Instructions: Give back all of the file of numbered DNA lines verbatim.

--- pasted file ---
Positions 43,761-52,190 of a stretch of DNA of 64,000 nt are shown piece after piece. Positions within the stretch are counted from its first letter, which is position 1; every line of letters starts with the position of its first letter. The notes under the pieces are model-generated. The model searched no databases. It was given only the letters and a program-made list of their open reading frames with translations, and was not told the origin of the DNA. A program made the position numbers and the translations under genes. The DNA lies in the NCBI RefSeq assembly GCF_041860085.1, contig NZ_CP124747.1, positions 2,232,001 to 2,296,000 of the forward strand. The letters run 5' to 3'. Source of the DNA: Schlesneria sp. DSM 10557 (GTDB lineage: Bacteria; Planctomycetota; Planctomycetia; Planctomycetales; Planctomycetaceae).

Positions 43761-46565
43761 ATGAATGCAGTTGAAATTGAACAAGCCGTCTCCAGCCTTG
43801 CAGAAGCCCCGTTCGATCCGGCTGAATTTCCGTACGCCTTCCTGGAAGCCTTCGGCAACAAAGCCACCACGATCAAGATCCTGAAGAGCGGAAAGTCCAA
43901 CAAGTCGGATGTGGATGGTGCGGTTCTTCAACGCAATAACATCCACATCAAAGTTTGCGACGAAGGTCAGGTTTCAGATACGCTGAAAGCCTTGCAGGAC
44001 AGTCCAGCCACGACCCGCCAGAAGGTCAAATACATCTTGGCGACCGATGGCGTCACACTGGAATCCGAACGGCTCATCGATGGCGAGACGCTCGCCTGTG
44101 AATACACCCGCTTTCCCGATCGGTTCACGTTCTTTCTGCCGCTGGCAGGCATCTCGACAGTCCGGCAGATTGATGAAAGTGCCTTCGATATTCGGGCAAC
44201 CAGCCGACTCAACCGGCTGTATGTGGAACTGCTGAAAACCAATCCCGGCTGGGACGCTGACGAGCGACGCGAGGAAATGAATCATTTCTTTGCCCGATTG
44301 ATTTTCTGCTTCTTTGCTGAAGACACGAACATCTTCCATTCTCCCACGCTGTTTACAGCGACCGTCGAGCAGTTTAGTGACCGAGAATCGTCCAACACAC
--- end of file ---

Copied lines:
Positions 43,761-52,190 of a stretch of DNA of 64,000 nt are shown piece after piece. Positions within the stretch are counted from its first letter, which is position 1; every line of letters starts with the position of its first letter. The notes under the pieces are model-generated. The model searched no databases. It was given only the letters and a program-made list of their open reading frames with translations, and was not told the origin of the DNA. A program made the position numbers and the translations under genes. The DNA lies in the NCBI RefSeq assembly GCF_041860085.1, contig NZ_CP124747.1, positions 2,232,001 to 2,296,000 of the forward strand. The letters run 5' to 3'. Source of the DNA: Schlesneria sp. DSM 10557 (GTDB lineage: Bacteria; Planctomycetota; Planctomycetia; Planctomycetales; Planctomycetaceae).

Positions 43761-46565
43761 ATGAATGCAGTTGAAATTGAACAAGCCGTCTCCAGCCTTG
43801 CAGAAGCCCCGTTCGATCCGGCTGAATTTCCGTACGCCTTCCTGGAAGCCTTCGGCAACAAAGCCACCACGATCAAGATCCTGAAGAGCGGAAAGTCCAA
43901 CAAGTCGGATGTGGATGGTGCGGTTCTTCAACGCAATAACATCCACATCAAAGTTTGCGACGAAGGTCAGGTTTCAGATACGCTGAAAGCCTTGCAGGAC
44001 AGTCCAGCCACGACCCGCCAGAAGGTCAAATACATCTTGGCGACCGATGGCGTCACACTGGAATCCGAACGGCTCATCGATGGCGAGACGCTCGCCTGTG
44101 AATACACCCGCTTTCCCGATCGGTTCACGTTCTTTCTGCCGCTGGCAGGCATCTCGACAGTCCGGCAGATTGATGAAAGTGCCTTCGATATTCGGGCAAC
44201 CAGCCGACTCAACCGGCTGTATGTGGAACTGCTGAAAACCAATCCCGGCTGGGACGCTGACGAGCGACGCGAGGAAATGAATCATTTCTTTGCCCGATTG
44301 ATTTTCTGCTTCTTTGCTGAAGACACGAACATCTTCCATTCTCCCACGCTGTTTACAGCGACCGTCGAGCAGTTTAGTGACCGAGAATCGTCCAACACAC